“I suspect that clubs in the current climate are now reluctant to do that because you don’t want to end up with a player who is 31 or 32, not in the first team but the highest paid player on the team.”

Tottenham, whose wage structure has been less outrageous, are finding it difficult to transfer many players for similar reasons and the restrictions facing many clubs across Europe have restricted options.

It has been exacerbated by the epidemic. We’ve seen in the last 18 months that English clubs have managed it well at scale, but clubs abroad haven’t, and that’s cutting off the option to sell,” Basson adds. Selling to English clubs. Everyone tightens their belts except for clubs backed by owners who can put cash in easily.”

This time last year, there were compelling arguments that the era of the “big six” was over as Arsenal finished eighth in a row. Since then they have made clear strides, the brakes have been applied to Leicester City’s lead and that is the clear split between third and fourth at the moment, there is temptation to say it really is a three-way.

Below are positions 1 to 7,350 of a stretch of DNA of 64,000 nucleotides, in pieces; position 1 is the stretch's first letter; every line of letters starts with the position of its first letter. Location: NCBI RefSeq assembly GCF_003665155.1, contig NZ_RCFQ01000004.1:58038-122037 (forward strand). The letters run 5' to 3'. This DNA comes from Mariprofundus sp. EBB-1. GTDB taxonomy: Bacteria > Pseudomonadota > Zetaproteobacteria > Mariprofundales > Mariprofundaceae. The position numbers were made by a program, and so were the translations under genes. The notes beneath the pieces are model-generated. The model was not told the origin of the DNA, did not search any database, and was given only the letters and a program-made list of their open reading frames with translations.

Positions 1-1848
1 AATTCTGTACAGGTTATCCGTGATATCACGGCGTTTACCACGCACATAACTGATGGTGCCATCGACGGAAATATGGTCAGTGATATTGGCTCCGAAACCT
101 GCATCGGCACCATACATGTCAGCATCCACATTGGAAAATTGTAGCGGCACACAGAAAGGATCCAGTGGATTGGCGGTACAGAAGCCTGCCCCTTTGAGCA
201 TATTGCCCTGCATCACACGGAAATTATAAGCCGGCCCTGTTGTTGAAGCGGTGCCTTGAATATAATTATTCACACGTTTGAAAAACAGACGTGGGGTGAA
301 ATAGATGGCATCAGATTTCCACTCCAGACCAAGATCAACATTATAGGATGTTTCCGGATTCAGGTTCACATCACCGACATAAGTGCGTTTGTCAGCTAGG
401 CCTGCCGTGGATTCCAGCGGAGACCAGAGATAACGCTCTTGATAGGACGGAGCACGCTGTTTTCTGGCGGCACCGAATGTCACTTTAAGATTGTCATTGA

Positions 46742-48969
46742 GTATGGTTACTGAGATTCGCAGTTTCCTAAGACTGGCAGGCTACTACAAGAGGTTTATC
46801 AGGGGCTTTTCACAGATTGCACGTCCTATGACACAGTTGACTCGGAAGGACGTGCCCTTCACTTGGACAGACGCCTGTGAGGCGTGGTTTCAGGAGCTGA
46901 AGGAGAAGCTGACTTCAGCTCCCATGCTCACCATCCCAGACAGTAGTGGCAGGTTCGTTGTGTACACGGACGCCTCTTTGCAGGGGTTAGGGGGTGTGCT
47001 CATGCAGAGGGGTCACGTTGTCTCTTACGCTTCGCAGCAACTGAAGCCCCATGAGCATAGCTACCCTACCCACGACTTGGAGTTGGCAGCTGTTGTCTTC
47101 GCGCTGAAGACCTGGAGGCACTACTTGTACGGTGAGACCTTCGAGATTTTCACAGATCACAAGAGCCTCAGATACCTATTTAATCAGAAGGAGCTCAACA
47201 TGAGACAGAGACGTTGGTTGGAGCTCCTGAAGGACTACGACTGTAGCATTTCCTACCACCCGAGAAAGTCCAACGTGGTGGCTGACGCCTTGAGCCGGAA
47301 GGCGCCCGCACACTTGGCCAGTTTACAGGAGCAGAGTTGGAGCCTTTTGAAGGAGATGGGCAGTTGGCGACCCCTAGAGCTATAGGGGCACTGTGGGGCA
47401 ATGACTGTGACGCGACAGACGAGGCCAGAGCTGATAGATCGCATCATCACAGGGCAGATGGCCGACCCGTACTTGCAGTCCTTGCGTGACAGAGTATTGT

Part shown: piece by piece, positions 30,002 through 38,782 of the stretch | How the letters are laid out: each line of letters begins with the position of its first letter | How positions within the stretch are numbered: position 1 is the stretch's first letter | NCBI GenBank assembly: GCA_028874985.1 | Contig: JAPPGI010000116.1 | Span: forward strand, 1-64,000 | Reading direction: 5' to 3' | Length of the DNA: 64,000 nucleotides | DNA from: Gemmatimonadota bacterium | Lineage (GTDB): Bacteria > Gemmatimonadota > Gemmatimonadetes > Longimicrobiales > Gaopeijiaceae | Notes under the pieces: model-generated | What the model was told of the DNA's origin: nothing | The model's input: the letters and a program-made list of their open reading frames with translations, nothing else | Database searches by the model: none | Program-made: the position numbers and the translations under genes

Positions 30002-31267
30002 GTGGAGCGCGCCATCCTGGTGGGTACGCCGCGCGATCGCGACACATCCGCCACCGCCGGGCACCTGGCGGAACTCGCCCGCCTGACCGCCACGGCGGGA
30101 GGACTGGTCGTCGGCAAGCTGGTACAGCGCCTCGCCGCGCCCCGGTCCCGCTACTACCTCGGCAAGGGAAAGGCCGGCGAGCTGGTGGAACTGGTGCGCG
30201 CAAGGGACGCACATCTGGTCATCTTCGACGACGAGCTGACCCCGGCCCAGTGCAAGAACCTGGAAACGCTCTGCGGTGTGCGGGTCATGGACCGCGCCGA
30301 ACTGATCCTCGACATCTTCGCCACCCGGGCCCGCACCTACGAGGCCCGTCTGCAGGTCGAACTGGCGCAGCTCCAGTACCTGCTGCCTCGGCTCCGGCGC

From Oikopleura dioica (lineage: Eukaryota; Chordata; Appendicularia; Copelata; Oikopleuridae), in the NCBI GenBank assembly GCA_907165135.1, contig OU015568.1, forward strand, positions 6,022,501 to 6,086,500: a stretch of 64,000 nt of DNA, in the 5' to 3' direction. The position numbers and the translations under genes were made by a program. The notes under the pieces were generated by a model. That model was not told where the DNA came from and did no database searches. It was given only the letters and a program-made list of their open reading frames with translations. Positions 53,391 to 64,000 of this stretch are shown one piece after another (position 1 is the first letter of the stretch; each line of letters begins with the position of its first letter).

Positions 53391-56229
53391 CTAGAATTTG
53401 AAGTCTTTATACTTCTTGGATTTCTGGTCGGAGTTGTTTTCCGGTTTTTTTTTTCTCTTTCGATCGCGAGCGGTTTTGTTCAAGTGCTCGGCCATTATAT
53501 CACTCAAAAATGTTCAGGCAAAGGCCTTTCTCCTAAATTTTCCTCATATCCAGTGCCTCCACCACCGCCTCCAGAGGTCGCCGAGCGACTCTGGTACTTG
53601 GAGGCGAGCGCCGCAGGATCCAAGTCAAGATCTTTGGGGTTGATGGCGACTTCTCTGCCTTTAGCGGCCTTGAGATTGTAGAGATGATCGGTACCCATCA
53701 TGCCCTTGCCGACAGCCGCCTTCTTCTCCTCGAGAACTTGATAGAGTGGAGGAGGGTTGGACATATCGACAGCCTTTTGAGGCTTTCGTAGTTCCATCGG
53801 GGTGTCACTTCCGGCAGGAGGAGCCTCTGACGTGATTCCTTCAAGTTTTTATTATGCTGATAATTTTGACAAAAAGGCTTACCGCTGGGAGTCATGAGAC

“The Big Six is ​​a revenue ranking and the gap between sixth and seventh has been growing and increasing since 2009 but it narrowed a little bit last year,” Purcell says. “Arsenal is in sixth place, Everton is in seventh and the difference is 344 million pounds to 185 million pounds.”

The future remains uncertain and Newcastle United’s fortune means there could be another mid-term contender, but tomorrow’s renewal of a derby that rarely fails to produce entertainment has the potential to shape much more than just the mood of the fans that comes Sunday night.